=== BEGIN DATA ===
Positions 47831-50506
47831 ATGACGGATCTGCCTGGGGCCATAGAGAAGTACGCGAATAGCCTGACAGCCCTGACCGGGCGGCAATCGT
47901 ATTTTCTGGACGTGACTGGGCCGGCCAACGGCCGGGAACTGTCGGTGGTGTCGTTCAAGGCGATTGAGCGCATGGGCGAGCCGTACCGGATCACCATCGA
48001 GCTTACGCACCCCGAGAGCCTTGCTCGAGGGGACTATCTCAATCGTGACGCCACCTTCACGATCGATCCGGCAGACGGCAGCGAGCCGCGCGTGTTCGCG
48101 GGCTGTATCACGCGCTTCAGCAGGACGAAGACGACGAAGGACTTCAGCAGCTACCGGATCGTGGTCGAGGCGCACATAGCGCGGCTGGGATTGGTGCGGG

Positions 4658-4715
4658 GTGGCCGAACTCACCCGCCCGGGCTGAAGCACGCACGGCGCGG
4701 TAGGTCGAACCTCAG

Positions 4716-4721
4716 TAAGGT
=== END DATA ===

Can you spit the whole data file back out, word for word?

Positions 47831-50506
47831 ATGACGGATCTGCCTGGGGCCATAGAGAAGTACGCGAATAGCCTGACAGCCCTGACCGGGCGGCAATCGT
47901 ATTTTCTGGACGTGACTGGGCCGGCCAACGGCCGGGAACTGTCGGTGGTGTCGTTCAAGGCGATTGAGCGCATGGGCGAGCCGTACCGGATCACCATCGA
48001 GCTTACGCACCCCGAGAGCCTTGCTCGAGGGGACTATCTCAATCGTGACGCCACCTTCACGATCGATCCGGCAGACGGCAGCGAGCCGCGCGTGTTCGCG
48101 GGCTGTATCACGCGCTTCAGCAGGACGAAGACGACGAAGGACTTCAGCAGCTACCGGATCGTGGTCGAGGCGCACATAGCGCGGCTGGGATTGGTGCGGG

Positions 4658-4715
4658 GTGGCCGAACTCACCCGCCCGGGCTGAAGCACGCACGGCGCGG
4701 TAGGTCGAACCTCAG

Positions 4716-4721
4716 TAAGGT